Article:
Public employee unions: The big money in politics
Is it any surprise that state legislators vote their donors state money?
A lot of people focus on the federal level when they think about politics. On the day after the 2010 election, I urged people to continue the fights at the state level. The unions — and especially the public employee unions — know that. Recall that in October of last year, the Wall Street Journal broke a very important story that found that AFSCME, the main non-teacher public employee union in the country, was the largest spender of the 2010 election. Their political director said, “we’re the big dog.”
I urge you to turn your eyes to the state level. The National Institute on Money in State Politics has an excellent site on money in state politics. Who are the #1 spenders in state politics? The public employee unions. #2 the gambling industry. In Wisconsin? The teachers unions are first and third, with the trial lawyers in fourth. Oh, and the Democrats themselves are in second.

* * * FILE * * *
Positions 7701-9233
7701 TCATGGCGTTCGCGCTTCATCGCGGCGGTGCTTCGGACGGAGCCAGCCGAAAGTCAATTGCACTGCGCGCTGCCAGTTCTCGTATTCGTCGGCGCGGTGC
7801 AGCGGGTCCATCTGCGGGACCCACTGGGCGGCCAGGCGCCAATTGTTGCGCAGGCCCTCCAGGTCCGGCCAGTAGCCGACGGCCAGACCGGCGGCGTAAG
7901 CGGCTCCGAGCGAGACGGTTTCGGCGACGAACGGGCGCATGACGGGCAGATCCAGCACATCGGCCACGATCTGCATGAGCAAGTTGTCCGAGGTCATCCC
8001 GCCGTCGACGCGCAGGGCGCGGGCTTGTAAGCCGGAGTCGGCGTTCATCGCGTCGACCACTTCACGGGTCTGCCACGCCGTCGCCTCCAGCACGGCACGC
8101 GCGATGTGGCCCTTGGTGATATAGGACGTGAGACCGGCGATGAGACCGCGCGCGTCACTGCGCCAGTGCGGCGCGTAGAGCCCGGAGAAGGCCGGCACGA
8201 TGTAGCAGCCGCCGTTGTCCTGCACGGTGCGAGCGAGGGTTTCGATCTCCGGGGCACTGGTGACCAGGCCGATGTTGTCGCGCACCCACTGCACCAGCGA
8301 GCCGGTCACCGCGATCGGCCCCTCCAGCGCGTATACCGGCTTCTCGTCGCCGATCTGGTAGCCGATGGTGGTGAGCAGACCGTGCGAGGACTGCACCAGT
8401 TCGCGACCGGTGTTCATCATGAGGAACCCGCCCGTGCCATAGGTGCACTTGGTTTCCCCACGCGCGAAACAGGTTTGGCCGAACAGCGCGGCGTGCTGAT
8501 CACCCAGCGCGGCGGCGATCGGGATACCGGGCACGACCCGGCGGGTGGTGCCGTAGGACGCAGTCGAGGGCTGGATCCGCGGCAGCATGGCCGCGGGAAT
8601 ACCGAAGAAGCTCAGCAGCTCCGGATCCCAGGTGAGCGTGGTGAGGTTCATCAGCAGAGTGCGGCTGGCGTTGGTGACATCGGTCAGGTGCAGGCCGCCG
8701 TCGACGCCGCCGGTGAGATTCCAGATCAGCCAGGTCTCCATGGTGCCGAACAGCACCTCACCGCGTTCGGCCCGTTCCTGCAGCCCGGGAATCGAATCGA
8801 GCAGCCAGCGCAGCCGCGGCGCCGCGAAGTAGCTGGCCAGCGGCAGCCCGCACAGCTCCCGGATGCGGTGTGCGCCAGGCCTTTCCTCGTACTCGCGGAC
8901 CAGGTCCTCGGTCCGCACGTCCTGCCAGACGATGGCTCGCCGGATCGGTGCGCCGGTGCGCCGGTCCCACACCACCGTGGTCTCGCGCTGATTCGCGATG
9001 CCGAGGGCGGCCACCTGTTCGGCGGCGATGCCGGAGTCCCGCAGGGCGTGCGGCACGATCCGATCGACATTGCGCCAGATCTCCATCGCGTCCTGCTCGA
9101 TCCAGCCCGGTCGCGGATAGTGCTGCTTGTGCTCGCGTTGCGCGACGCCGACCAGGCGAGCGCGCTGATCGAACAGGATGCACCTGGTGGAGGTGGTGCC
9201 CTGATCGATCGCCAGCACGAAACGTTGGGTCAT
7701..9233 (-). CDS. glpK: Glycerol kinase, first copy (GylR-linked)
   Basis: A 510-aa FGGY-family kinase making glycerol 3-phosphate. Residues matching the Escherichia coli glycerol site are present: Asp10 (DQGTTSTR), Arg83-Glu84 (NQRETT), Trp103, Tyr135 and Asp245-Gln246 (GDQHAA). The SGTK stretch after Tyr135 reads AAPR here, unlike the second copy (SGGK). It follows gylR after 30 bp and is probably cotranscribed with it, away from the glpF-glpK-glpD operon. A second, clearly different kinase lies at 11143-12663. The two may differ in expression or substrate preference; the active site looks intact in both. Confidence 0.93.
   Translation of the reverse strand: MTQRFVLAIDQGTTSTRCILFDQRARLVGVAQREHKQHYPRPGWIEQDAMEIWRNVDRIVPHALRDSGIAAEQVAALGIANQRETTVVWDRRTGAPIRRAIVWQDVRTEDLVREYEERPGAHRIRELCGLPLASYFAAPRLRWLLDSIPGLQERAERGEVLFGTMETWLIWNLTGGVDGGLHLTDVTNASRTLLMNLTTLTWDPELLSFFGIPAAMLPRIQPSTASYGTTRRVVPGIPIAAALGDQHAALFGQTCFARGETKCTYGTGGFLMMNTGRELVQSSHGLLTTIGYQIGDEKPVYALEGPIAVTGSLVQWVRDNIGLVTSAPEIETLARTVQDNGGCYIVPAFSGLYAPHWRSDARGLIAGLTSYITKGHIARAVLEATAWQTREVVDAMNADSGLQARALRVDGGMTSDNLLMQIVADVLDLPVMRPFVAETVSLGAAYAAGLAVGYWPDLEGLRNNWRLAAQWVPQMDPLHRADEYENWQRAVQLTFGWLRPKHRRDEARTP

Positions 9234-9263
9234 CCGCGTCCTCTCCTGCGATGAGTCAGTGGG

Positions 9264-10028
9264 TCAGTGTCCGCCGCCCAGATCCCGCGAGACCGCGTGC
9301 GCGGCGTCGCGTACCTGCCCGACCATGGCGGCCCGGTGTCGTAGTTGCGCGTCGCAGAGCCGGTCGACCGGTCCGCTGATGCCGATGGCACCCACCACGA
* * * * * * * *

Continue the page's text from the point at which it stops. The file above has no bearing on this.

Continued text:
And ultimately, that’s why the Democrats in the state legislature are AWOL. They are worried about their money getting cut off. You can see what the unions get for their money. They get state legislators who won’t even allow for a vote to ask public employees contribute to their health care and pension, even at levels below the national or Wisconsin average.
However, one of the Democrats has realized the flaw in their plans. A budget requires 20 votes to pass in the state senate. But simply removing the collecting bargaining rights only requires a simple majority. Let’s hope that the Republicans take the opportunity of Democratic absence to deal with the situation appropriately.